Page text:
Wednesday, March 10, 2004 at 8:00pm “Fanfares and Fire”
Lions is scored for 3 flutes (doubling piccolo, 2 oboes, English horn, 3 clarinets, 2 bassoons, 4 horns, 3 trumpets, 3 trombones, tuba, timpani, percussion, harp, celeste, strings, and a combo consisting of alto sax, drum kit, piano, and double bass.
Words and music are inextricably linked for Ned Rorem. Time Magazine has called him “the world’s best composer of art songs,” yet his musical and literary ventures extend far beyond this specialized field. Rorem has composed three symphonies, four piano concertos and an array of other orchestral works, music for numerous combinations of chamber forces, six operas, choral works of every description, ballets and other music for the theater, and literally hundreds of songs and cycles. He is the author of fourteen books, including five volumes of diaries and collections of lectures and criticism.
Ned Rorem has been the recipient of the 1976 Pulitzer Prize in music, Fulbright and Guggenheim Fellowships, and an award from the National Institute of Arts and Letters, as well as several ASCAP-Deems Taylor Awards for his books and articles. Among his many commissions are those from the Ford Foundation (for Poems of Love and the Rain, 1962), the Lincoln Center Foundation (for Sun, 1965); the Koussevitzky Foundation (for Letters from Paris, 1966); the Atlanta Symphony (for the String Symphony, 1985); the Chicago Symphony (for Goodbye My Fancy, 1990); and from Carnegie Hall (for Spring Music, 1991).
About Lions, the composer writes:
Poetry and zoology have obsessed me since infancy. The first obsession has been satisfied in the writing of some 300 songs, the second in composing three so-called “tone poems” in honor of my favorite animals: eagles, lions, and whales. Now although it is not my belief that music means anything in a literary way (tell an untutored listener that La Mer represents three scenes of city life rather than three moods of the ocean, and he’ll believe you), I nevertheless don’t practice what I preach.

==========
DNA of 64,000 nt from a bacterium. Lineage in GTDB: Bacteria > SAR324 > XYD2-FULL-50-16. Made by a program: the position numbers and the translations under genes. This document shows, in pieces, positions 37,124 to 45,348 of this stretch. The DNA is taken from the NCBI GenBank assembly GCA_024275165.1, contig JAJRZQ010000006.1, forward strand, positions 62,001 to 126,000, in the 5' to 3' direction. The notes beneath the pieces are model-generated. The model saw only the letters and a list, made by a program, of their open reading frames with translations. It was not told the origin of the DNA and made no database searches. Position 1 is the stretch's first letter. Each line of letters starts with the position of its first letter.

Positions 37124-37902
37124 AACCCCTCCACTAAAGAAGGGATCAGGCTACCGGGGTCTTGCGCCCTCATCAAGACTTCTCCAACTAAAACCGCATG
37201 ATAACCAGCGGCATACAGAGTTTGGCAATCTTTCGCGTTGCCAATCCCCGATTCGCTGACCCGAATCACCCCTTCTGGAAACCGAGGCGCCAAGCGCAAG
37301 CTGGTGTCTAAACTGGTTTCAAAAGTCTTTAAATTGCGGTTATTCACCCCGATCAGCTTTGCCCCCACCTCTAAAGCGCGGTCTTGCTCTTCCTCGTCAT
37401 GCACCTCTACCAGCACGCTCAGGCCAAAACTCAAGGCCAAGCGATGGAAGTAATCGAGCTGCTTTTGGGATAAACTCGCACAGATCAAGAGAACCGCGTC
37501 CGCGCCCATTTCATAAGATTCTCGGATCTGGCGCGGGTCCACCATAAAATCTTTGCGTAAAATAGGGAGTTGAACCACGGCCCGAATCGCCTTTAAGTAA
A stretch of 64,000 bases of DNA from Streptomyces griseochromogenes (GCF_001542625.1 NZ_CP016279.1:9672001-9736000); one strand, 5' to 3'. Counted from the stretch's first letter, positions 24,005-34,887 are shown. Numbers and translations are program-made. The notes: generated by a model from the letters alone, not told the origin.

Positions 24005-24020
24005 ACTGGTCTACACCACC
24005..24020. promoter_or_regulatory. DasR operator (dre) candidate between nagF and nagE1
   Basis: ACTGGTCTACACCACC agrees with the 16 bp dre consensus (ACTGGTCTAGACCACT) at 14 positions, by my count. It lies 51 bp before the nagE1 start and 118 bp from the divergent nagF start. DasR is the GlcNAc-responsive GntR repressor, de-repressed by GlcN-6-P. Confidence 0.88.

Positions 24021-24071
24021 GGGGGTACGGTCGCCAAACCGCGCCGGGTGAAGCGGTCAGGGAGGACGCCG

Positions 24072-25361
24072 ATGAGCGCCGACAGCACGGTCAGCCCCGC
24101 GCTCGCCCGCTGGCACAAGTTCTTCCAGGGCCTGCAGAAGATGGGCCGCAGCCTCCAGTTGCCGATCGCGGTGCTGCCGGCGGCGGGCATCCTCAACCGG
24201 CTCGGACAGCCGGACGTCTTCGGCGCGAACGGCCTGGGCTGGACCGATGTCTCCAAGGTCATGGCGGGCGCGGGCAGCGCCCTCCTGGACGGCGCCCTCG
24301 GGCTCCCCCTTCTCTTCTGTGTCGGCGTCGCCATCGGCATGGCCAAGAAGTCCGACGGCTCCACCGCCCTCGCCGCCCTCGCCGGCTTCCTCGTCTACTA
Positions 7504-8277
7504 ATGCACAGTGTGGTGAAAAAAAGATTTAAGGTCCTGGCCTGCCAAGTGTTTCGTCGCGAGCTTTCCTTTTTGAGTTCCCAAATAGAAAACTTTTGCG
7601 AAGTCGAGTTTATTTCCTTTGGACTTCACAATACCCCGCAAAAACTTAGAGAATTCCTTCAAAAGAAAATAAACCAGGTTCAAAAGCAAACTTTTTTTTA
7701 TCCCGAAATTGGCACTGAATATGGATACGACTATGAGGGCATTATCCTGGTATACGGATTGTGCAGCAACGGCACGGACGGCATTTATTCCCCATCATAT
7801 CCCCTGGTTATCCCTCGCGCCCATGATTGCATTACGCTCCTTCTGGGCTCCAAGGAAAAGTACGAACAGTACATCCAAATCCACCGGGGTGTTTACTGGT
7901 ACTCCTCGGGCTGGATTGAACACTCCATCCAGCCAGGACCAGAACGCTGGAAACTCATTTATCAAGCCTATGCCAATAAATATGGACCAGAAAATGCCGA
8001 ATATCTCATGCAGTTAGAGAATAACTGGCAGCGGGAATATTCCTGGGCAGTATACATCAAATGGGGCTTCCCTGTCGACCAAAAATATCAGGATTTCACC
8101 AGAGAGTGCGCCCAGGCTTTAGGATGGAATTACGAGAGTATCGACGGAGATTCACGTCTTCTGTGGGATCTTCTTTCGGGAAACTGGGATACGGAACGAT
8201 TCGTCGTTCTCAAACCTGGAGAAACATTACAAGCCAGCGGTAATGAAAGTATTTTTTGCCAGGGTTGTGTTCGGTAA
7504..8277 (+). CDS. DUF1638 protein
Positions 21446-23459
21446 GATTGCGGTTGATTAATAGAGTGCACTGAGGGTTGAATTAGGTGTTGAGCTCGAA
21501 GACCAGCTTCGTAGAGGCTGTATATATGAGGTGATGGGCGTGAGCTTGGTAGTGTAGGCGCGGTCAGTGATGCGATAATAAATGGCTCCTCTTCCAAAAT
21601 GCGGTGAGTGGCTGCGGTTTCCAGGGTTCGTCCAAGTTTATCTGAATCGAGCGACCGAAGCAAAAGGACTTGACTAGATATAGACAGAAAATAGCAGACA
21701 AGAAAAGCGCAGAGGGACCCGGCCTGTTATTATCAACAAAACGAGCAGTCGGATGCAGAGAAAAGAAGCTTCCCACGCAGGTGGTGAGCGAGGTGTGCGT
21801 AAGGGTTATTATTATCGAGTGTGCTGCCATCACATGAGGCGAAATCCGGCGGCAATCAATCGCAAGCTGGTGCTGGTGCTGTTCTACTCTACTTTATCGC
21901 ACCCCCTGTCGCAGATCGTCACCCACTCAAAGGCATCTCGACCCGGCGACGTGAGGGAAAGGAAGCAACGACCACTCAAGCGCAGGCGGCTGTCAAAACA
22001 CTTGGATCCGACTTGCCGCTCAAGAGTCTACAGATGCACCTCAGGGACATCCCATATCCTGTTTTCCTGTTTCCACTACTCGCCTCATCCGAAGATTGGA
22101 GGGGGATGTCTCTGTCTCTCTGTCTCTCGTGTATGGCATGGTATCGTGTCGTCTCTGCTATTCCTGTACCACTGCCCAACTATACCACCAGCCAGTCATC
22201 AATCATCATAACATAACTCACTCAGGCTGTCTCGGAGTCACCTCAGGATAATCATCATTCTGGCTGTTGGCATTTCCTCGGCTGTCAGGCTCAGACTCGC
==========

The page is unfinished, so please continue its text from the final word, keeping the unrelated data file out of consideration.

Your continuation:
Lions, composed in Saratoga in 1963, is from a poem written 20 years ago following a dream. That poem is lost but the dream remains clearly still. It opens into a room of adolescence where I discovered music, the sound of my time before that of the past. (In such a room—ignorant of Bach, Chopin, even Tchaikovsky—I used to hear recorded screams of Milhaud and Varèse, tangos of Ravel and Stravinsky, Blues of Mildred Bailey and Billie Holiday). Now that room grows vast as a cathedral, strangely cheerful, agreeably foreboding. I re-enter there, nervous, obsessed; the old Blues discs are turning again. Somewhere in the night a clock strikes three. Drawn toward the closet door, I open it, and behold! On the dark little floor a litter of lion cubs purrs, furry-gold and rolling. Watching them, I want to play. And do… But their parents must be near! Indeed, I turn to see the male’s head, great, the King framed by a sunburst halo, a desert, approaches, roars. Terror is joyous, the yellow light too much, I am wallowed, drowned in a fire, in the mane, a peaceful martyr. In the howling elation I die, and dying, am aware of purrs, of Blues receding, innocence dimmed, hearing the force of an obsession like motors under water miles away. Today I reconstruct the forgotten poem in orchestration.
Split Horizon is scored for 2 flutes (doubling piccolo) 2 oboes, 2 clarinets, 2 bassoons, 2 horns, 2 trumpets, 2 trombones, tuba, timpani, percussion, and strings plus a solo sextet consisting of flute (doubling piccolo and alto), clarinet (doubling bass clarinet), violin (doubling viola) cello, percussion, and piano.
David Schober is currently a doctoral candidate and recently completed a yearlong fellowship at the University of Michigan Institute for the Humanities in Ann Arbor. During his undergraduate studies at Oberlin Conservatory, he received a Theodore Presser Foundation grant to study at Yonsei University in South Korea. National recognition for his composition work has included two BMI Student Composer Awards, the ASCAP Foundation Morton Gould Young Composer Awards, the San Francisco State University Wayne Peterson Composition Prize, the Aaron Copland Awards, and a Charles Ives Scholarship from the American Academy of Arts and Letters. He has received commissions from the Minnesota Orchestra, the Naumburg Foundation, the BMI Foundation, and eighth blackbird.